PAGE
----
A more recent study also reported that silicon promoted nodule activity via the production of leghaemoglobin (see the glossary in the supplementary information) in two different genotypes of pigeonpea (Garg & Singh, 2018). This symbiotic leghaemoglobin is crucial to buffer oxygen level in the nodule environment and to stabilize the oxygen-sensitive nitrogenase while maintaining oxygen supply for the respiration of bacteroids (Ott et al., 2005). However, the mechanism by which silicon increases leghaemoglobin in the root nodules remains unknown.

Taken together, it is therefore clear that silicon may employ dual functionality for legume–rhizobia symbioses: not only does it ameliorate its effects on the stress but it also has beneficial impacts on the symbiotic traits (e.g. increased root nodulation and nitrogen fixation).


4.1 Silicon and cell wall components: Is this key to resource liberation?

Over the last decade or so it has been increasingly reported that silicon interacts with cell wall components, such as lignin, cellulose, hemicelluloses, callose and ferulic acid (see the glossary in the supplementary information) by forming a silicon-organic complex (He, Ma, & Wang, 2015; He et al., 2013; Kulich et al., 2018; Kumar, Milstein, Brami, Elbaum, & Elbaum, 2017; Kumar, Soukup, et al., 2017; Soukup et al., 2017). As a consequence, some plants preferentially incorporate silicon as part of the cell wall (Schoelynck et al., 2010; Schoelynck & Struyf, 2016).

Yamanaka et al. (2012) revealed the absence of lignin in the silica-rich outer internodes of horsetail Equisetum hyemale. Furthermore, Yamamoto et al. (2012) reported that silicon supplementation significantly decreased the concentrations of lignin in rice. Confirmatory studies reported that there is a strong negative correlation between the concentrations (% of plant dry matter) of silicon and lignin in rice (Klotzbucher et al., 2018; Suzuki et al., 2012) and between silicon and carbon in wheat straw Triticum aestivum (Neu, Schaller, & Dudel, 2017). Structural carbon might be substituted with silicon to a certain degree, hypothesized to be a cheaper mechanism for providing plant structural support with plants calculated to incur 20-fold lower metabolic costs when they incorporated silicon rather than lignin into the cell wall (Raven, 1983). It was suggested that silicon resembled lignin in terms of structural strength and that the physicochemical properties of silicon potentially allows it to form a silicon-organic complex with other cell wall components (Weiss & Herzog, 1978). To date, however, little is understood of how silicification may occur in legume species specifically (but see Rasoolizadeh et al., 2018) and what this means for legume–rhizobia relationships.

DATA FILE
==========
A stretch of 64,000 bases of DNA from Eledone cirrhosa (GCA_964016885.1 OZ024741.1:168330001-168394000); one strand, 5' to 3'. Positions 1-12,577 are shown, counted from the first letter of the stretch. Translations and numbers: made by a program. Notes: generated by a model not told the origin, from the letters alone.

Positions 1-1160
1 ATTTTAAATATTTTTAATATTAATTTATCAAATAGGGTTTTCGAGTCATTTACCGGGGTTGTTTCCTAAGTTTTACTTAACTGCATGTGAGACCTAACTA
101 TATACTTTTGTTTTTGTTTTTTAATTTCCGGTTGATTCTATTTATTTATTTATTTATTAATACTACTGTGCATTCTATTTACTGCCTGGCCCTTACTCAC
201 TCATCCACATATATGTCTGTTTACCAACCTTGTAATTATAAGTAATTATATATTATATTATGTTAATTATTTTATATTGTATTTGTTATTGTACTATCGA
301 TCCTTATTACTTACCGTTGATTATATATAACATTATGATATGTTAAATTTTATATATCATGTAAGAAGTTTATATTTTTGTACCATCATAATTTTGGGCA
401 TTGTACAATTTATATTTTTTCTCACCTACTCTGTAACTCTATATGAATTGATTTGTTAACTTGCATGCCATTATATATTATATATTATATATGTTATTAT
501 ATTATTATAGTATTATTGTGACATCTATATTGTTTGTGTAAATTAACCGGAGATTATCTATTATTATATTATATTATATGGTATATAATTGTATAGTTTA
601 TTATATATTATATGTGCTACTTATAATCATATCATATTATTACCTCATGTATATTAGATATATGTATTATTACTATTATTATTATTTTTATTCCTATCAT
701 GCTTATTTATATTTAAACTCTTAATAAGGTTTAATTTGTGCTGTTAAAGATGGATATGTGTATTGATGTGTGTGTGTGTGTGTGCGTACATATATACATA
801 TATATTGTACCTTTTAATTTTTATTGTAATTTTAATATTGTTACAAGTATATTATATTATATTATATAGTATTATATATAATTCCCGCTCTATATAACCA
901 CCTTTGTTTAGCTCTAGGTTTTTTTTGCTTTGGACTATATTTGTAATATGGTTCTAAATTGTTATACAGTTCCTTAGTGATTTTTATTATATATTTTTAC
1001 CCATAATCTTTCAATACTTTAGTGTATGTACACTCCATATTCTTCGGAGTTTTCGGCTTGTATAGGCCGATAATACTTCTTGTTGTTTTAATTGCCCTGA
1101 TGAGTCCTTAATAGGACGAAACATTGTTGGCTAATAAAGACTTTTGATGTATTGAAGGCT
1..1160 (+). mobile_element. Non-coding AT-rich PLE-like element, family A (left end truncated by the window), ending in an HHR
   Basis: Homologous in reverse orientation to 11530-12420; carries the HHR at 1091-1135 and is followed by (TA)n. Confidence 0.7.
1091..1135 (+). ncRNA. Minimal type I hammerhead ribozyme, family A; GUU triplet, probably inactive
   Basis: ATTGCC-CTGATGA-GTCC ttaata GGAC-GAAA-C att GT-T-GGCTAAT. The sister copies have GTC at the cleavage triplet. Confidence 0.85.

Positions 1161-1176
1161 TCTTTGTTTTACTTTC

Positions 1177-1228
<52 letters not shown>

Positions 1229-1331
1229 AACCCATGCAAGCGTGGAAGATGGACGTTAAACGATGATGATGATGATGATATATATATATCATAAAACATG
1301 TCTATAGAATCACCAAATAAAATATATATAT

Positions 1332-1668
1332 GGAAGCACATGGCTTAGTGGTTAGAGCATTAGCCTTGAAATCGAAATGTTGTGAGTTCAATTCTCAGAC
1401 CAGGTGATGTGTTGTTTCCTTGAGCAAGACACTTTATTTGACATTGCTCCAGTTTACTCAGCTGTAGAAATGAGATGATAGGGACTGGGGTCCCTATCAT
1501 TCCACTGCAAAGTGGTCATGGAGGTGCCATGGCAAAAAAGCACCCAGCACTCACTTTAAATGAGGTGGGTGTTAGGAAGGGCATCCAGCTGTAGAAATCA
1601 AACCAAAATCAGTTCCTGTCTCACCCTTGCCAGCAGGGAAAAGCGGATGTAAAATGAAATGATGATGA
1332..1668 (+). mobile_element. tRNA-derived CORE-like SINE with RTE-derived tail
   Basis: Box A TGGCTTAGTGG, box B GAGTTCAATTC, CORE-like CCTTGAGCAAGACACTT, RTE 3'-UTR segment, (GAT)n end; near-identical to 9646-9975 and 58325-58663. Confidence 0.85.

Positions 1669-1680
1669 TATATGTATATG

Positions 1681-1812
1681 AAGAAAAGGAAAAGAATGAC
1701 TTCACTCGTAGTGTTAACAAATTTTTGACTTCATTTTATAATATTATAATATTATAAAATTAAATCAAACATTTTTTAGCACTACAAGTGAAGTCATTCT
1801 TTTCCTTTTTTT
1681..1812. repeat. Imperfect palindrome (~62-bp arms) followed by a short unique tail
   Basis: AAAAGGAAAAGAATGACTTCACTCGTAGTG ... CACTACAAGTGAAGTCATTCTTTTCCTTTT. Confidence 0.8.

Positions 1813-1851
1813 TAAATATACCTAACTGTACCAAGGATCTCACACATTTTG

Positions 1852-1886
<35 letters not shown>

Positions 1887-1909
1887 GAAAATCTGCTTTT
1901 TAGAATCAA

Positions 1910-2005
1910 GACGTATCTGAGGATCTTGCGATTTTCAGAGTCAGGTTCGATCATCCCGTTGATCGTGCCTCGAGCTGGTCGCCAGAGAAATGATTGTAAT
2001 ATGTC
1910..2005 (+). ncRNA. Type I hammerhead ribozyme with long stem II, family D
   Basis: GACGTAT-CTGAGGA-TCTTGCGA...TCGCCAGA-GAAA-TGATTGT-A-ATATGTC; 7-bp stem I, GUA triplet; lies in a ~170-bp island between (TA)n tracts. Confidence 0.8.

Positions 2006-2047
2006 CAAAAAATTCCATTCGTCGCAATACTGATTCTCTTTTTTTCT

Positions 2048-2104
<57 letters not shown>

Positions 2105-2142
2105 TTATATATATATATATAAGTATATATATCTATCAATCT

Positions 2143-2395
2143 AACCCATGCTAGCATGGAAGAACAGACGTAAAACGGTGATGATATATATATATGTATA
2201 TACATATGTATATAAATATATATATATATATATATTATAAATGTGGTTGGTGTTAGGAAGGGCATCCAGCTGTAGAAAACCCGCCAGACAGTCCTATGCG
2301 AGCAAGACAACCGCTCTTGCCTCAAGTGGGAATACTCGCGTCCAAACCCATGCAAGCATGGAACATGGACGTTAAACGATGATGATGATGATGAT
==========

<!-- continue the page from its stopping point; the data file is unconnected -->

4.2 A hypothetical model

Silicification (Figure 1) in leguminous roots might occur in the cell walls of (a) endodermal cells which are in between the pericycle (see the glossary in the supplementary information) and cortical cells, similar to what has been found in sorghum (Kumar, Soukup, et al., 2017; Soukup et al., 2017); (b) epidermal cells, similar to what has been found in rice and horsetail (Fleck et al., 2011; Law & Exley, 2011; Yamanaka et al., 2012) and (c) root nodules based on observed increases in the cell wall thickness in silicon-treated cowpea (Nelwamondo et al., 2001) and the presence of silicon in the root nodules of pigeonpea (Garg & Singh, 2018; Figure 1B).

Details are in the caption following the image
Schematic representation of how silicon may promote root nodulation and nitrogen fixation in legumes. (A) Silicon is taken up from the soil by the roots in the form of orthosilicic acid (Si (OH)4), distributed and translocated into above- and below-ground compartments. In nature, plants are commonly exposed to biotic and abiotic stresses (red arrows) - (B) Nodule development (①–④) initially starts when roots emit chemical cues (isoflavonoids) to attract free-living rhizobia and in turn these rhizobia respond to the chemicals by secreting Nod factors (see the glossary in the supplementary information) to the root hairs, allowing them to be recognized by the host. Following the recognition, root hairs begin to curl and rhizobia start to induce the formation of infection thread by injecting certain proteins, allowing them to penetrate into the root cortex. Subsequently, the nodulins (the induced plant proteins) trigger the division of root cortical cells to initiate further nodule development. At this stage, rhizobia start to transform themselves into nitrogen-fixing bacteroids. Finally, mature nodules are formed and nutrient exchange occurs via the nodule vascular tissues. Simultaneously, silicon might interfere with the secretion of chemical cues to free-living rhizobia, affecting legume–rhizobium communication and nodule development. For instance, silicon may be deposited (solid red lines) at these three potential sites of the cell walls, namely of (a) the epidermal cells; (b) the endodermal cells and (c) the nodules. (C) Silicification at these potential sites may cause several downstream consequences, such as 1. Substitution of structural carbon with silicon, 2. Increased nodule permeability and 3. Environmental stresses alleviation. Taken together, we predict that these downstream consequences may result in: (1) increased provision of carbon-derived compounds from the host legume to its associated rhizobia, (2) rapid transport of solute and gasses between nodules, root tissues and the soil and/or (3) increased host tolerance and resistance to stress (red arrows). Finally, these proposed hypotheses could explain the underpinning mechanisms by which silicon promotes root nodulation and nitrogen fixation in legumes (yellow arrow)